Devon Energy, Oklahoma City, Independent Oil and Gas Production Company bought Mitchell Energy in 2001. For the last ten years Devon, standing on the shoulders of George Mitchell’s success, developed and expanded the success of Mitchell Energy to bring a veritable bonanza of oil and gas production to Oklahoma.
The oil was always there, however, the economics and the technology were missing. Oil and Gas prices were low in 1999, when George Mitchell put his company up for sale and there were no takers. Larry Nichols, aka, Devon Energy, like a shark, smelled blood in the water, however, he bided his time until the price was right. At the time he closed on the purchase of Mitchell Energy, paying $3.5 Billion Bucks, not many investment pundits were impressed. However, Nichols’s vision and implementation of his vision proved the philistines of wallstreet wrong.
It would be three years after Devon purchased Mitchell Energy before the “modern era” of horizontal drilling with huge, AC/DC power and the robust construction to drill 30,000 feet would appear on the scene.
Horizontal drilling and slick water fracking technology was in its infancy in 1999 and it was not until about 2004 that the big rigs made their appearance. Big rigs had always been around, however, they were few and far between.
Mechanical drilling rigs, where diesel engines powered the draw works, turntable, pumps and provided incidental electricity to operate the rig were the primary rigs available. Diesel electric rigs, primarily DC current rigs were bigger, more expensive and available for deep holes, however, it would be later before the big AC/DC rigs would be available for contract or lease. For example a recent ad for the sale of a modern drilling rig shows:
Today’s new drilling realities require more power than conventional wells and have given rise to the development of the AC/DC SCR drill rig powered by multiple generator sets. Deep horizontal drilling is a growing practice around the world and in areas of North America such as the Barnett Shale in Texas, the Haynesville Shale in Louisiana, the Fayetteville Shale in Arkansas and the Marcellus Shale in Pennsylvania/New York. While AC/DC electric rigs with SCR controls dominate petroleum exploration today, operators are constantly looking for ways to increase total power availability, reliability and fuel efficiency. The economics of petroleum exploration demand that drilling costs be minimized and that drilling speed be maximized. Savings won on the drill rig translate directly to the bottom line for the exploration company or well service provider. These economic realities require generator sets to deliver high specific power, low fuel consumption and less maintenance. n the search for new petroleum supplies and better production from existing wells, drillers have transitioned from boring simple vertical wells to boring horizontal wells using relatively new steerable drill motors. By drilling down and then turning horizontally once the petroleum structure has been located, more of the well bore is exposed to the oil- or gas-producing zone. Horizontal wells can therefore significantly increase production from a fossil fuel deposit while also reducing the number of secondary wells needing to be drilled. Other techniques, such as hydraulic fracturing of the petroleum-bearing rock structure to increase the flow of oil or gas, are now almost routinely done as soon as drilling is completed. Today’s wells are also significantly deeper than in the past — up to 30,000 feet — involving heavier well strings, higher drilling power requirements and higher mud pumping pressures.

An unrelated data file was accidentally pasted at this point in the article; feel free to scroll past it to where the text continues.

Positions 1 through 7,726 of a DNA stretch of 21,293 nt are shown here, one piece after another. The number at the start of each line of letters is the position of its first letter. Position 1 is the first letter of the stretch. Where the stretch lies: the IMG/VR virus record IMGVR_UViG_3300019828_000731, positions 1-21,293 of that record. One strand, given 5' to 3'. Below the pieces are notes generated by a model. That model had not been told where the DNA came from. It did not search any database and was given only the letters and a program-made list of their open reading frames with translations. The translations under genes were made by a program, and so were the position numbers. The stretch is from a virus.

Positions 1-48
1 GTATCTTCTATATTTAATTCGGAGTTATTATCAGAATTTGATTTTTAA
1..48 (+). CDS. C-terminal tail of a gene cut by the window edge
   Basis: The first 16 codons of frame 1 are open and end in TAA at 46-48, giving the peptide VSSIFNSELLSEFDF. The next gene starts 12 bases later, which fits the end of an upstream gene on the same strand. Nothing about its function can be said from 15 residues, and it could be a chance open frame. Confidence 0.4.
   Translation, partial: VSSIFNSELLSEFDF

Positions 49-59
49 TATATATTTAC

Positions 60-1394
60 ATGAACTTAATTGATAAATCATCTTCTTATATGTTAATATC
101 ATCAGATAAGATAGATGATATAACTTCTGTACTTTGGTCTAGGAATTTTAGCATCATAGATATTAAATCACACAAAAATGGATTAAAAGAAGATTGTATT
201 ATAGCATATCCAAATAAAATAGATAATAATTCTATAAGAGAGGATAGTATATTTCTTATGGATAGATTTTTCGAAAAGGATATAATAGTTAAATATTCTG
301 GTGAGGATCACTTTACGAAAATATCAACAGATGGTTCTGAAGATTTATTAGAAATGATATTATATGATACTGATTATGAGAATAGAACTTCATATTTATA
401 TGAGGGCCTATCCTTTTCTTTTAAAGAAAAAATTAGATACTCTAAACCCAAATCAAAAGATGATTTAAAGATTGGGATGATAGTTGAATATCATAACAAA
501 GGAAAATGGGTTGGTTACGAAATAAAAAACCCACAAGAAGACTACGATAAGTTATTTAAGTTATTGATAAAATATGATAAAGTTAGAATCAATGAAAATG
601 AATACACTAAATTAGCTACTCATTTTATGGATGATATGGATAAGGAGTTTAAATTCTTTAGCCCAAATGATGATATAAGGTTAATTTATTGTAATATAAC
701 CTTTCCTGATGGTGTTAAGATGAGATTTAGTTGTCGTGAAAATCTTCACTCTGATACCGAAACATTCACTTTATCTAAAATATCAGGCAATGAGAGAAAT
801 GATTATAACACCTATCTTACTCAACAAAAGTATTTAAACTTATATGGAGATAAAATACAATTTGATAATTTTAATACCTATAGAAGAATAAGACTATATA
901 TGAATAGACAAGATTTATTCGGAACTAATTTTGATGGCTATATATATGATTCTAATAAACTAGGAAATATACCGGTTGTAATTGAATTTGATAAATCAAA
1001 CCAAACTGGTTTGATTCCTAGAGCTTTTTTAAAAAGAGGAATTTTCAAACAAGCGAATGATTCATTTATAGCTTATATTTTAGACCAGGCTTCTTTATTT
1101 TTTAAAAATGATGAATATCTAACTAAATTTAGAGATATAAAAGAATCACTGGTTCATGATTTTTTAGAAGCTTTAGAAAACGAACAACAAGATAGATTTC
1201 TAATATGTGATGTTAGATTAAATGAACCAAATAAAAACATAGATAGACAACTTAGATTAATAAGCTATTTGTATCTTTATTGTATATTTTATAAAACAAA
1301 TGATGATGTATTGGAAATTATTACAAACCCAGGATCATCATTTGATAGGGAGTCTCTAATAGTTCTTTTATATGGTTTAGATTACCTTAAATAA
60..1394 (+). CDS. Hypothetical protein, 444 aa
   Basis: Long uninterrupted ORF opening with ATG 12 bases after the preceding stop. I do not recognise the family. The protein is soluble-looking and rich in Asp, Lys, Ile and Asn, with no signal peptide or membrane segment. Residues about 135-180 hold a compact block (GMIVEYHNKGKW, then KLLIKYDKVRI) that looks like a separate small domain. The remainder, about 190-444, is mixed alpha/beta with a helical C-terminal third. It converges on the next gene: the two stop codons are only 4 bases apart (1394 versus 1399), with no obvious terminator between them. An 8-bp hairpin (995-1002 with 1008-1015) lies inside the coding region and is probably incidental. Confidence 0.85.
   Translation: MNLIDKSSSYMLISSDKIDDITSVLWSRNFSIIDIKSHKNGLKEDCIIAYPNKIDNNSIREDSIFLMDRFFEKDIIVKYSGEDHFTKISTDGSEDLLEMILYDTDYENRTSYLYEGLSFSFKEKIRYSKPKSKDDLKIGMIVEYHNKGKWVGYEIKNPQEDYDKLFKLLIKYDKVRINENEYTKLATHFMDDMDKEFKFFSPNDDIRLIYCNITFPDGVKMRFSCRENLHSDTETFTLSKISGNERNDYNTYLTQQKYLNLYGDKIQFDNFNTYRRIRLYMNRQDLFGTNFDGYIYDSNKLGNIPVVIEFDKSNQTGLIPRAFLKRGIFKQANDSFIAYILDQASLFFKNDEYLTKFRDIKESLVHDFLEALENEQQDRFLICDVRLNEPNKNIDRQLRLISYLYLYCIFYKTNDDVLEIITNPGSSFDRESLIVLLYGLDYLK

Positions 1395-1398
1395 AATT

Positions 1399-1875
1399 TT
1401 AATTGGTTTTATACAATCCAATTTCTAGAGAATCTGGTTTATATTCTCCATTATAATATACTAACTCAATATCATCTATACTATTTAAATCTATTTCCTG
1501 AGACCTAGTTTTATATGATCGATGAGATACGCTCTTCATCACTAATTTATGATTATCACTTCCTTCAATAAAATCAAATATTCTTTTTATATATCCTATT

Devon’s drilling engineer, David Fortenberry said the first rig H&P developed for Devon is still working for the company in western Oklahoma‘s Cana play.
“That was the first application of the high-efficiency rig to an unconventional horizontal play,” he said. “We really feel like we set the standard. “That’s the model that most companies are following now.”
In addition to breaking in new technology, Fortenberry said Devon had to learn the nuances of operating horizontal wells. Many of their intricacies are the opposite of vertical wells.
He said input from H&P and other consultants helped to cut its well completion time from 33 days in 2004 down to 12 days.
David Foster a Devon engineer has been quoted, that wells in some shallower areas of the Barnett can be completed in about seven days. From Spud to Completion in seven days? Incredible.
Devon currently has more than 4,200 producing wells in the Barnett Shale.
Thanks to Jay F. Marks for some of the content of this article.